Below is my response:

Dear Otto GM,

Thank you for your considered comment. I appreciate your insights; however, I have a few points I’d like to clarify.

Regarding soy and me: I’m not allergic to soy, if I were I never would have tried the pasta as even a small amount of soy could have resulted in serious consequences. What I have is a soy intolerance-it upsets my tummy when eaten in large quantities. I eat two tablespoons of soy sauce about twice a month without any incident. Whilst I did read the label, soy was not the first ingredient, nor the second, nor the third but the fourth that I recall [and double checked online], which means it should have been a “low” amount of soy flour not “high” as you mention. However, as you mention, soy might have been the culprit and not any cross-contamination issues in regards to my tummy.

**However, the presence of soy flour does not help to explain why the second diner at the table, who does not have any soy issues, was also quite ill after her gluten-free pasta dinner at OTTO?**

As for training your staff, I’m very glad to hear they’re aware of the dangers of cross contamination. However, the night of this fateful dinner, Mother’s day evening, two reservationists NOR our waitress knew what gluten-free pasta was or that OTTO served it. I had to insist that it was a manager who told me about the GF pasta, at which point our waitress found some and brought out the bag for me to see.

Did these three staff members miss the gluten-free pasta memo or the training on the dangers of food allergies and cross-contamination and just happen to be on duty that night? All three?

Dear GM: Before this Mother’s Day dinner, I had had very positive experiences at OTTO and I was excited about the steps MB was taking to provide a gluten-free meal. I’d like to get back on the positive track.

I would welcome an opportunity to talk to you about this in person, to set the record straight for any future GF diner.

Feel free to email me, allergicgirl@gmail.com.

Friday, June 22, 2007

Strawberry Rhubarb Crumble

On Wednesday, my local greenmarket had the last of the fresh strawberries and fresh rhubarb. Today, whilst waiting for the cable guy and the exterminator, I thought I’d whip up a crumble with Gluten-free Pantry Crumble mix. It has sugar in it but I’m only going to have a little; I’ll most likely bring it to a publishing potluck dinner party on Saturday.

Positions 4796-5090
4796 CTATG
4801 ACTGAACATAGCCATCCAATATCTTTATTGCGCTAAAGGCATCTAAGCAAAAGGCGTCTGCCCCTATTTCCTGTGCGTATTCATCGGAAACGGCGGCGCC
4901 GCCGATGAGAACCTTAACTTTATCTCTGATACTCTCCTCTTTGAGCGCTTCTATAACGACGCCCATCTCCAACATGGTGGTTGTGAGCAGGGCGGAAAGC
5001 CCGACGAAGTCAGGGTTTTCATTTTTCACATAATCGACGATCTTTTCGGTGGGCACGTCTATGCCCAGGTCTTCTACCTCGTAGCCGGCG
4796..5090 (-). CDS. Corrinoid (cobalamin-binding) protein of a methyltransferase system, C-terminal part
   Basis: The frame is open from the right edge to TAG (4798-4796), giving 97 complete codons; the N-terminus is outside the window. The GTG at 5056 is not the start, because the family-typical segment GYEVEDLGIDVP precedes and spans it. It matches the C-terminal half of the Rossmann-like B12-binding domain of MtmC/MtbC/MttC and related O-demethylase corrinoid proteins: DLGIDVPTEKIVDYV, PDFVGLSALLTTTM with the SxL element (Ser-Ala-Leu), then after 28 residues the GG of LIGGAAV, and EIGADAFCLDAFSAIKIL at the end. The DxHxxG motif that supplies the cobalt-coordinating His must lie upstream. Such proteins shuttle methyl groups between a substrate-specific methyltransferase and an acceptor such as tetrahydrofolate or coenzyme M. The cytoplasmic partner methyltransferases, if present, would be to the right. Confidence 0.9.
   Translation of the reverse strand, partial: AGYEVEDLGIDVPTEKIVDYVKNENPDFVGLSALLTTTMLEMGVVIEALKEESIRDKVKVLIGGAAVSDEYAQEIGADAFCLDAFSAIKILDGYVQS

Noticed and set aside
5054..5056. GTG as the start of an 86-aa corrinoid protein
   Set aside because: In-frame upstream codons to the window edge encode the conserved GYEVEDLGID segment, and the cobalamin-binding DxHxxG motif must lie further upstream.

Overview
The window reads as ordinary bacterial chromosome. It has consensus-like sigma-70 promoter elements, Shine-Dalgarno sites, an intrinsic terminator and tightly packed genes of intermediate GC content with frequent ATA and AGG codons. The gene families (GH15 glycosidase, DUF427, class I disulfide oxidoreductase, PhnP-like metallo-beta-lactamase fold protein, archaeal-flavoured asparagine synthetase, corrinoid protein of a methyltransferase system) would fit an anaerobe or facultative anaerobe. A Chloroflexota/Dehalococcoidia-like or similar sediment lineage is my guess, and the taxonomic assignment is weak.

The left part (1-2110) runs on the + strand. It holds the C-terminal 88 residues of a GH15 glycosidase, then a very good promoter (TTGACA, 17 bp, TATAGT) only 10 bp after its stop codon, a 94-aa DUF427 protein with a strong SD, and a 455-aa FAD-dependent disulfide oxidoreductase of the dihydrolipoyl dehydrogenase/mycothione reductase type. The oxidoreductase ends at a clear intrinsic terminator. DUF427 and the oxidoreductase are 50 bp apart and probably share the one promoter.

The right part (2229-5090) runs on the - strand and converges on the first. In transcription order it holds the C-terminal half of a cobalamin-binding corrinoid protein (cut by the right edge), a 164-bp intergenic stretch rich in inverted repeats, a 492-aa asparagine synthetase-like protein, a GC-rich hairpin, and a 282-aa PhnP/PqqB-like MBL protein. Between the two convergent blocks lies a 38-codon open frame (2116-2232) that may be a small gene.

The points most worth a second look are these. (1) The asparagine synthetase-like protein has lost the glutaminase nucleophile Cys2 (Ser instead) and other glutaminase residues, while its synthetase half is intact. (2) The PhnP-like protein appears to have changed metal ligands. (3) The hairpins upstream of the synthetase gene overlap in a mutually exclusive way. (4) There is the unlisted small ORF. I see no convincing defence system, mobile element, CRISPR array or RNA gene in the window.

Here’s a picture of my mise en place mid-action:


UPDATE: Sigh. This is the worst crumble I've ever made; it's also the first GF crumble I've made. I made a last minute switcheroo from rhubarb to blueberries but I don't think that's the issue, although rhubarb acts as a thickener.

The crumble never crumbled-it's like sludge, sweet berry sludge.

And it's waaaaay too sweet; I'm so not used to sugar.

Perhaps the butter was too warm when I cut it into the rice flour mixture; perhaps the strawberries were too fresh, if that's possible, too watery. What to do with this sweet mistake? If I were eating ice cream this would be a great accompaniment but alas not for me right now. Hmmmm, gonna have to get creative with this.

What do you do with your cooking mistakes?

Yoga in Times Square

Did you hear about this unique event yesterday morning? I would have gone had I but known, it would have been fun to be part of a yoga-in.

Thursday, June 21, 2007

Rant Alert

This is a rant pure and simple. If you don’t want to read some rage then move on because ranting begins below:

If I have to go kitchen by kitchen, manager by manager, then so be it. But when are people going to learn that I know what’s best for me, not you? That my allergies aren’t a preference: as in I don’t LIKE nuts versus nuts will make me ILL? That plain means plain, not a little sauce, not a touch of dressing, not with a chopped walnut flourish that looks pretty.

Plain. Nothing. Nada.

How can I make it plainer?

Case in point, for lunch today I ordered a tomato and mozzerella salad at the spot I’ve been coming to for a few days a week for the last few months. I order this salad all the time. I order it plain-no dressing, no nothing. And I always give them the Allergic Girl spiel unless it’s one of my favorite waiters, like Rob or Miguel who understand the sitch.

Today it was someone I hadn’t seen before. I told him the story and all seemed cool and clear.

Until my salad comes decidedly not plain.

Why? Where did my order, very simple order for a plain salad, where did it go awry?

First, I went to find my waiter. He was MIA. A manager approached me once he saw the distressed look on my face. Actually it probably read more angry/determined than distressed. I told him I had ordered a plain salad that came very un-plain. A cluster of waiters suddenly formed around us as the manager looked for the right waiter to blame.

Once my waiter arrived I repeated the issue firmly and with a soupcon of I’m about to explode on you.

“When I asked for this salad plain, I asked because I have food allergies. This is not merely a preference, I need this to be plain, nothing on it. If your kitchen is not able to handle my request or feels it ruins the integrity of their dish, I understand, just tell me I will take my business elsewhere. But I have been coming here for a long time, and it seems this kitchen doesn’t believe I really need my food to be plain.”

At this point I see the waiter has gone back and is showing the lunch ticket to chef. The manager is apologizing and backtracking and saying he doesn’t know what went wrong but the kitchen should be able to handle it my request. The waiter returns to show me the ticket that has **allergies** written all over it.